Fire service in water safety plea ahead of hot Bank Holiday weekend

Firefighters and prevention staff are urging public to take care around the water ahead of what is expected to be a hot Bank Holiday weekend.

Today (Friday) will see many schools across the region break up for half term while the rest of us may have made exciting plans for the Bank Holiday weekend.

But in recent weeks rising temperatures across the country have led to a number of tragic incidents where people have lost their lives when entering the water.

That includes two young people who drowned after entering water at High Eske Nature Reserve in North Yorkshire on Wednesday evening.

Tyne and Wear Fire and Rescue Service (TWFRS) say they have not been called to any rescues in recent weeks where lives could have been lost.

But they are urging families to take care around the water with hot weather arriving in the region over the Bank Holiday weekend and beginning of half term.

Station Manager Jonny Ramanayake, of TWFRS’s Prevention and Education team, said they don’t want any family to face the heart-break of losing a loved one.

He said: “The tragic deaths of the two young people in North Yorkshire this week is just one of a number of incidents where people have lost their lives in recent weeks.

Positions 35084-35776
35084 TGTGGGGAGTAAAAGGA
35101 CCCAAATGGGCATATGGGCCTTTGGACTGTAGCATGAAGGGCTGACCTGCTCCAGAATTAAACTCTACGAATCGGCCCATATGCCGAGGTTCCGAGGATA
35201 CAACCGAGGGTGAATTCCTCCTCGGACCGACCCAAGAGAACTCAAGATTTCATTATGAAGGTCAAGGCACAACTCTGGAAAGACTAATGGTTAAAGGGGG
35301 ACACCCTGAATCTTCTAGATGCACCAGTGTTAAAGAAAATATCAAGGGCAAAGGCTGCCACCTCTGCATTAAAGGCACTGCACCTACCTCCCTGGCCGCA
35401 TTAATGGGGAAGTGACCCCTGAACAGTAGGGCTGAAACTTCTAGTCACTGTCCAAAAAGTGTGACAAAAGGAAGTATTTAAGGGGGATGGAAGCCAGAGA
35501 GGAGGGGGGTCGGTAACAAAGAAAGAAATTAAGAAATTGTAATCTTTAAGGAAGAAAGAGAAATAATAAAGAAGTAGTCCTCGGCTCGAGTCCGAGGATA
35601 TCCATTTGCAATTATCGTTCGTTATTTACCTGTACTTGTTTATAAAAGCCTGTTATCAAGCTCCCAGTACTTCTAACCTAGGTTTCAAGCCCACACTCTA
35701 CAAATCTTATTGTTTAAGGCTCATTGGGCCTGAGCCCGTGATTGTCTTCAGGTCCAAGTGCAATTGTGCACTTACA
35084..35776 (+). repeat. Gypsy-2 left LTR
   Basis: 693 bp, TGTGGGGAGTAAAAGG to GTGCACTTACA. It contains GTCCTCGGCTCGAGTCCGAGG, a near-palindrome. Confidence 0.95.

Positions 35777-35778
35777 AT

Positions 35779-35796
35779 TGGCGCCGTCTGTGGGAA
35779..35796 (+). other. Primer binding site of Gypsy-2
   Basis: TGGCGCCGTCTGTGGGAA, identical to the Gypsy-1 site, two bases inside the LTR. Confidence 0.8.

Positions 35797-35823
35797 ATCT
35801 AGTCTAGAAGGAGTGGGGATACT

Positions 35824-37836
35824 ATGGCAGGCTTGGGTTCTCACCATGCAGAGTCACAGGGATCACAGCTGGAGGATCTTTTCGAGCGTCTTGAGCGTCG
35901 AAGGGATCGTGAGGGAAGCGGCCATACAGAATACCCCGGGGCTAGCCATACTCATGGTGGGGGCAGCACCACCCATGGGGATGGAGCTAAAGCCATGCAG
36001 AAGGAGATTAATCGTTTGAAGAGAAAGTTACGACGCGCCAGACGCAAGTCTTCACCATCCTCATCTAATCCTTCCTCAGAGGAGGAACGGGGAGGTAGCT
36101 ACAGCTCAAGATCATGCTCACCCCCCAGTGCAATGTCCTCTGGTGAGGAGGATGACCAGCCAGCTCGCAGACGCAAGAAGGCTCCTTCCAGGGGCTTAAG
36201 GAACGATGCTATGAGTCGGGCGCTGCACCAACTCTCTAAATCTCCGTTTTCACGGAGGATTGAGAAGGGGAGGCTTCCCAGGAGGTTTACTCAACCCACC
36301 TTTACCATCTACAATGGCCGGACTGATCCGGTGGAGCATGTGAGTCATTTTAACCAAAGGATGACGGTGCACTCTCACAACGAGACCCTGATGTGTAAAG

“All of our thoughts are with the friends and families of those who have lost their lives and our priority is doing all we can to prevent anything like that happening here in Tyne and Wear.

“It may be hot, but the water can be icy cold, and we cannot stress enough the risks of cold-water shock, and the effect this has on even the most competent of swimmers.

“Please only consider entering water in controlled environments where there are lifeguards on duty, and do not go for a swim in rivers, lakes, or unsupervised bodies of water where there could be a number of hidden dangers.

“If you do see anyone in difficulty in the water then don’t enter the water. Instead call 999 and ask for the fire service if you are inland or the Coastguard if you are by the sea.

“If you get in difficulty yourself then a simple skill we ask everyone to remember is ‘Float to Live’. Simply lean back like a starfish and use your arms and legs to stay afloat.

“This will allow you to control your breathing, then call for help or swim to safety. The technique has been proven to save lives.”

Tyne and Wear Fire and Rescue Service (TWFRS) are also urging anyone who may be drinking to avoid entering the water.

Alcohol can drastically impact on your ability to respond to cold-water shock and so they are pleading with the public to avoid walking near to water after a night out.

TWFRS say they will be working with key partners across the region in the coming days and weeks to keep communities safe.

Information about safety advice, including staying safe in the water, can be found on their website or the Respect The Water campaign website.